Their answer -- well known at this point to anyone who cares -- is that they're psychopaths. But the value of the film is less in that case, or the making of it, than in the stuff you get to see along the way, from "underground marketing" right around the corner, to inside accounts of corporate espionage from a professional spy, to the enormous riots in the third world over water privatization which have gotten relatively scant coverage in major media.
Besides which, the film's case that CEOs are trapped in a system that literally does not give them the freedom to act according to their own environmental or ethical concerns is somewhat undercut by the frequent appearances of Ray Anderson, CEO of a carpet company who is doing exactly that. A few minutes on how he deals with the profit pressures that the film details elsewhere would have been easily worth the rather sketchy treatment of GATT and the WTO. So, despite the privatization advocate who gushes over the prospect that someday there might be private ownership of every little stream in the Amazaon, people who didn't walk in persuaded probably won't leave that way. (And I'm speaking as someone who was hoping for a better case).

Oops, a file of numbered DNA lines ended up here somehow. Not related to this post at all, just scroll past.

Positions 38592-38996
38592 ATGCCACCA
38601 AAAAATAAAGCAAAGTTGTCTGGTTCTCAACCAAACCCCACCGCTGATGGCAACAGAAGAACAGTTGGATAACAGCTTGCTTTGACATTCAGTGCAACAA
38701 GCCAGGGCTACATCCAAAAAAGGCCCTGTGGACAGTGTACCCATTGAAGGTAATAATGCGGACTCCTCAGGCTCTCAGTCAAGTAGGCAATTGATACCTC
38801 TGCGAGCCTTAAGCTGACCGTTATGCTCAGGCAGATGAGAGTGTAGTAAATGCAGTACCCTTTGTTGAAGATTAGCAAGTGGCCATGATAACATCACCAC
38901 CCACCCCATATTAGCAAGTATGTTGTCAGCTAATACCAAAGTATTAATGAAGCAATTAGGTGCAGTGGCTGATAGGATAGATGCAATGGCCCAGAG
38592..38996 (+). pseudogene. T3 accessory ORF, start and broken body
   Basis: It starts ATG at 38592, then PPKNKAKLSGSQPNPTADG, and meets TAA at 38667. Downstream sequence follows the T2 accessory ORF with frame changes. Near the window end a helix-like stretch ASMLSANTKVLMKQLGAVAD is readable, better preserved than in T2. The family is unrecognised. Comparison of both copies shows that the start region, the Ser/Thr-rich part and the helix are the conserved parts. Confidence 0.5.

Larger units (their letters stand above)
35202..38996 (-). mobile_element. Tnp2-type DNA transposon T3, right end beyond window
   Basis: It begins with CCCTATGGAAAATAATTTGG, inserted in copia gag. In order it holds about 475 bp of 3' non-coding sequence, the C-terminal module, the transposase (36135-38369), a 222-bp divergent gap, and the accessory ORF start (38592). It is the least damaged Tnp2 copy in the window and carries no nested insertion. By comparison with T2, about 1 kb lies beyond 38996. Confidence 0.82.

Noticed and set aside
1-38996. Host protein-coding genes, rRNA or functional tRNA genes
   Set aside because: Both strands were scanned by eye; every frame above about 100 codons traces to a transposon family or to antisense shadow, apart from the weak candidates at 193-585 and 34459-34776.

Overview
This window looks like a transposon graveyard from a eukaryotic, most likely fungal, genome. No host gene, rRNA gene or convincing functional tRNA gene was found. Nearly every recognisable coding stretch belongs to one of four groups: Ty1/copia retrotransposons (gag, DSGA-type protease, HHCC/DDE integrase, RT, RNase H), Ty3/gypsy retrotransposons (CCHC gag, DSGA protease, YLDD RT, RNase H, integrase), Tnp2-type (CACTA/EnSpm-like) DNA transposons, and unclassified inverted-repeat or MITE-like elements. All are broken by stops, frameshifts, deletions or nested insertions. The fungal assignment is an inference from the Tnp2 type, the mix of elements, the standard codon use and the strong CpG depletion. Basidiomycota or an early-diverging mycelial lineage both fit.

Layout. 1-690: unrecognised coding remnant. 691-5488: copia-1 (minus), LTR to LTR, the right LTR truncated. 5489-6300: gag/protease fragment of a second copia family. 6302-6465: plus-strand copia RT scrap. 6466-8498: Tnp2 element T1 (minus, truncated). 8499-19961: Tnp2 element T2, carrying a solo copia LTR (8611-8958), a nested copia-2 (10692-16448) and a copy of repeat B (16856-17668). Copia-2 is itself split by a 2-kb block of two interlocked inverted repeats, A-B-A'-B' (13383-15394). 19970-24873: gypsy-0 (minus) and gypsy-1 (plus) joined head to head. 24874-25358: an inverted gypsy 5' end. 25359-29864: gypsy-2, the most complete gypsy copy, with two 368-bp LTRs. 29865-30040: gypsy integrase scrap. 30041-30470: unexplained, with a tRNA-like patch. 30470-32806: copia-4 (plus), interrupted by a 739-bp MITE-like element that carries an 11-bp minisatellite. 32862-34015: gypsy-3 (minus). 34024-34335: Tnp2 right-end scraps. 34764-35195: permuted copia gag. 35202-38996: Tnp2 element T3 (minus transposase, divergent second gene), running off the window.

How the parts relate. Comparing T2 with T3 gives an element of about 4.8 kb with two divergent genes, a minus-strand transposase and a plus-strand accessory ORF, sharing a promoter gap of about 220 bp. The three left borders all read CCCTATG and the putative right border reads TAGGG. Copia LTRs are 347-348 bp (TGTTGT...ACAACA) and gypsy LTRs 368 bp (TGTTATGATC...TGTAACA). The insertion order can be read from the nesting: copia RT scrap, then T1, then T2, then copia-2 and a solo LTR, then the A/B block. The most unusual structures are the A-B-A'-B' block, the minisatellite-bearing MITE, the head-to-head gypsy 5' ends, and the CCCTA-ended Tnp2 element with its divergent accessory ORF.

But then again, people who didn't walk in persuaded might still learn something they didn't know. And as a bonus, if they stay to the end (nearly three hours!), they get to hear Michael Moore quoting Lenin. That ought to be worth at least ten minutes of raised eyebrows at the next cocktail party.
On the way out, I looked at a movie poster for "Festival Express", yet another documentary -- this one on a 1970 train tour of Canada by some really good bands. The trailer had featured the Grateful Dead and Janis Joplin. To which the poster added some other musical heavyweights. The Band. The Flying Burrito Brothers. Buddy Guy. And then -- Sha Na Na. And to think, all I remembered about them was the TV show...